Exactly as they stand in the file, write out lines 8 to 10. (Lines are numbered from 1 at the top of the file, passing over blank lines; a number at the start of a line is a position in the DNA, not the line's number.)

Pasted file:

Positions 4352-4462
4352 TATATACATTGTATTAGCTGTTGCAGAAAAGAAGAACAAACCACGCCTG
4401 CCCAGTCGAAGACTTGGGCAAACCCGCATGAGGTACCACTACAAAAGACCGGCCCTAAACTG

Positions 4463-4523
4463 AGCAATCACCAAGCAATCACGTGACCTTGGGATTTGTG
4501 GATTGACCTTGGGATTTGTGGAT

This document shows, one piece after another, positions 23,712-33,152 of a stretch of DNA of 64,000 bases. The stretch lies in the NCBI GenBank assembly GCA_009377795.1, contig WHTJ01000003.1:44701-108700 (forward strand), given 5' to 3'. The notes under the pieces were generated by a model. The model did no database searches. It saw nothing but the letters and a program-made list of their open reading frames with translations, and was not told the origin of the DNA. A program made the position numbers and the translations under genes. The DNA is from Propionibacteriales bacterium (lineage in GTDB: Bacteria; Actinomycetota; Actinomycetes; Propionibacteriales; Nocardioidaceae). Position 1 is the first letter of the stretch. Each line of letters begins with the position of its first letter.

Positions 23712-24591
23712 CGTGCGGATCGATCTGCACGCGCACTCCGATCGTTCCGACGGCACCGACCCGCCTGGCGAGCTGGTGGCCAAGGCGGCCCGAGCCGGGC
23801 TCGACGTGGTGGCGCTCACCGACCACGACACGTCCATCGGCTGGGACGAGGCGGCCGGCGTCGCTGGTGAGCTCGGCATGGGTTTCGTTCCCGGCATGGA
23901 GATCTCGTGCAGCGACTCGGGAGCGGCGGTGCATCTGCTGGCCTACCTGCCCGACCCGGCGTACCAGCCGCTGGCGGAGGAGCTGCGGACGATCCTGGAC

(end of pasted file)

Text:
Positions 23712-24591
23712 CGTGCGGATCGATCTGCACGCGCACTCCGATCGTTCCGACGGCACCGACCCGCCTGGCGAGCTGGTGGCCAAGGCGGCCCGAGCCGGGC
23801 TCGACGTGGTGGCGCTCACCGACCACGACACGTCCATCGGCTGGGACGAGGCGGCCGGCGTCGCTGGTGAGCTCGGCATGGGTTTCGTTCCCGGCATGGA